Again, I would think that if schism actually happens then all organizational options would be on the table for discussion. However, this particular question seems to be more a statement of anti-large church bias than an actual, honest, question.
Drew’s fifth question:
5. What about female clergy? The strict biblicism embraced by many of you about human sexuality could easily lend itself to moving the clock back on women’s ordination and leadership (especially since so many, if not all, of the leaders of this movement are men). Wesley and his ecclesial progeny were among the first to recognize the value of women in the pulpit, and it would be a shame to see this lost in a schism.
I see this question as an attempt to link the two issues, and for most of us with more traditional viewpoints on sexuality, it would be inaccurate to link them. I would also point out that there are many female leaders within the more traditional movements of the UMC: Karen Booth, Wendy Deichmann, Joy Moore, Carolyn Moore, Kimberly Reisman, and many more. I agree that it would be a shame to see this lost in a schism, and I for one would not join any new movement that didn’t value women in the preaching and leadership role.
Drew’s sixth question:
6. Has it already started? The so-called Wesleyan Covenant Network sounds very much like the Fellowship of Presbyterians/ECO, which quickly moved from a group of like-minded Presbyterians to a new denomination stealing congregations and promising more autonomy (see #1 above).
First, I would be shocked if conversations about organizing a new movement, church, denomination, or whatever hadn’t already started. And for the record, I would be even more shocked if the leaders of the progressive movement in the UMC weren’t having the exact same kind of conversation. Now, the use of the phrase, ‘so-called’ seems to be used to call into doubt the legitimacy of the Wesleyan Covenant Network. I hope that wasn’t the intention, it’s a little patronizing. I attended the meeting this last January in Atlanta where the Wesleyan Covenant Network presented who they were and what their goals were. I think it’s fair to say that WCN was formed explicitly as an attempt to avoid schism not hasten it. It was formed to provide an organization of support for evangelicals within a denomination whose power structure (at least in the U.S.) appears to be turning against them.
Drew’s seventh question:
7. What is your end game? Unlike some, I don’t think calling your bluff is helpful. I appreciate being part of a big tent denomination, large enough for you and the Pacific Northwest and everything in between. But we need to find a way to live together. So, what do you want?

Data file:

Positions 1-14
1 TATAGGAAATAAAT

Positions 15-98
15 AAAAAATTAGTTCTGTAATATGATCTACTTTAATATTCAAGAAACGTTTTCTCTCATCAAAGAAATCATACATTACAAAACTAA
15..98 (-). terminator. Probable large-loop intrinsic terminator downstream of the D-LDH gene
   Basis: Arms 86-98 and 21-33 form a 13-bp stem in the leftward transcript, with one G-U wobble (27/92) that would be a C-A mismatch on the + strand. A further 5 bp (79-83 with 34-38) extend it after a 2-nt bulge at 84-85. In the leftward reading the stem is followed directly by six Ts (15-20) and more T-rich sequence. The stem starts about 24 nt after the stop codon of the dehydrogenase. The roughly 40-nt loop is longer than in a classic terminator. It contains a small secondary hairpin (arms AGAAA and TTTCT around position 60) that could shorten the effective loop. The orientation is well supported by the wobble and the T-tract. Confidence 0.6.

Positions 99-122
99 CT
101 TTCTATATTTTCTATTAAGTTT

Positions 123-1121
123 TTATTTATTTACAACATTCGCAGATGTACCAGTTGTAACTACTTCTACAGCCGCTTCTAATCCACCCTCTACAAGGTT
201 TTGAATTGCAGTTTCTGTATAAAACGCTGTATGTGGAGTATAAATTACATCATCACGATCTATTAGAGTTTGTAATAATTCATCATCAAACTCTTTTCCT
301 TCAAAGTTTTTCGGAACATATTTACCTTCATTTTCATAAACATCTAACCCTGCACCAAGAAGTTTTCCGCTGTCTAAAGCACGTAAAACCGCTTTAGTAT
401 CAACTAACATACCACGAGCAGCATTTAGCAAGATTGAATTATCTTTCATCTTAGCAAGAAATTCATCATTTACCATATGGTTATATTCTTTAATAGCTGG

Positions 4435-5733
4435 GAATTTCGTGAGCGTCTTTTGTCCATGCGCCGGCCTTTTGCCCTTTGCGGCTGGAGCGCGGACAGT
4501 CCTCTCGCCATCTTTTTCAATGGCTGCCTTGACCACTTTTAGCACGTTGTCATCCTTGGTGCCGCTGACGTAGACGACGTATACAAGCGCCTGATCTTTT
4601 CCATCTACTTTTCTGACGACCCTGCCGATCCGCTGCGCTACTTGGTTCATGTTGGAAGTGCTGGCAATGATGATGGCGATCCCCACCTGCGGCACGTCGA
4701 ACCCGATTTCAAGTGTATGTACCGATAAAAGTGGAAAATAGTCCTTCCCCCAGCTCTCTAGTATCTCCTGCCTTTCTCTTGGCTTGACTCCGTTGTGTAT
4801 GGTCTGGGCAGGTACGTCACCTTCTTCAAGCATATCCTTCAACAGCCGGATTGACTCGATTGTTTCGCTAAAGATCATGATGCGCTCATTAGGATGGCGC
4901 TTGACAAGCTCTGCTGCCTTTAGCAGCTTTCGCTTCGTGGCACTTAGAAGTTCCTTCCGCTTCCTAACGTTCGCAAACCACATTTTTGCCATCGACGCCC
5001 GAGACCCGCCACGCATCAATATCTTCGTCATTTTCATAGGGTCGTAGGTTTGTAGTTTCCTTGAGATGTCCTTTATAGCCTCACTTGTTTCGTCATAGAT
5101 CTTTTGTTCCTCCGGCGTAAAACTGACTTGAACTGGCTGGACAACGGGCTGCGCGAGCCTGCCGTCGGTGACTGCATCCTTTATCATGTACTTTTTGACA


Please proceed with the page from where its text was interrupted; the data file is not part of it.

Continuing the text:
This question really troubles me. Taken just on the surface, ‘What is your end game?’ seems to be suggesting that this is all just a conspiracy, or power play, or political maneuvering, and frankly, it isn’t any of that! Not at all! And, it most certainly isn’t a bluff. I have been more in favor of finding a way to stay together than many of my evangelical colleagues, I think I share your heart for unity of the church, yet I wouldn’t dismiss this as nothing more than power politics. I would like to think that there is room for a wide variety of opinion on many things within the denomination. But I’m no longer convinced that it’s possible. The Connectional Table meeting a few weeks ago, with the online ‘dialogue on sexuality and doctrine,’ made it perfectly clear that the progressives will not tolerate any viewpoint other than their own. How can we stay together when even a bishop of the church, Minerva Carcaño, openly mocks the position of the only traditional panelist?
P.S. I am under no illusions that those threatening to pull away or withhold funds are the only (possible) schismatics in the church. It can be argued that those churches/conferences/bishops that are choosing to ignore the discipline are acting in a schismatic way as well, even if they don’t go so far as withdrawing in toto.
I think you illuminate a good point here, but perhaps we need to push it a little further. I would say that those (as you describe them) who threaten to pull away or withhold funds are not the schismatics at all, in reality, they are reactionaries. They are reacting to the schismatic activities of the disobedient churches/conferences/bishops. The schism is being caused by them. Further, threatening to pull away or withhold funds is not an activity that has been limited to one side. Both evangelical/traditionalist churches and progressive ones are engaged in the exact same behavior.
A final thought:
There is a cause and effect pattern here; the cause is the behavior of those who wish to revision our doctrine and discipline. The effect is the movement toward schism. If we wish to avoid the effect we must deal with the cause.
Thanks for asking the questions Drew. Even if I had sworn off this debate, you drew me back in…
Grace and Peace,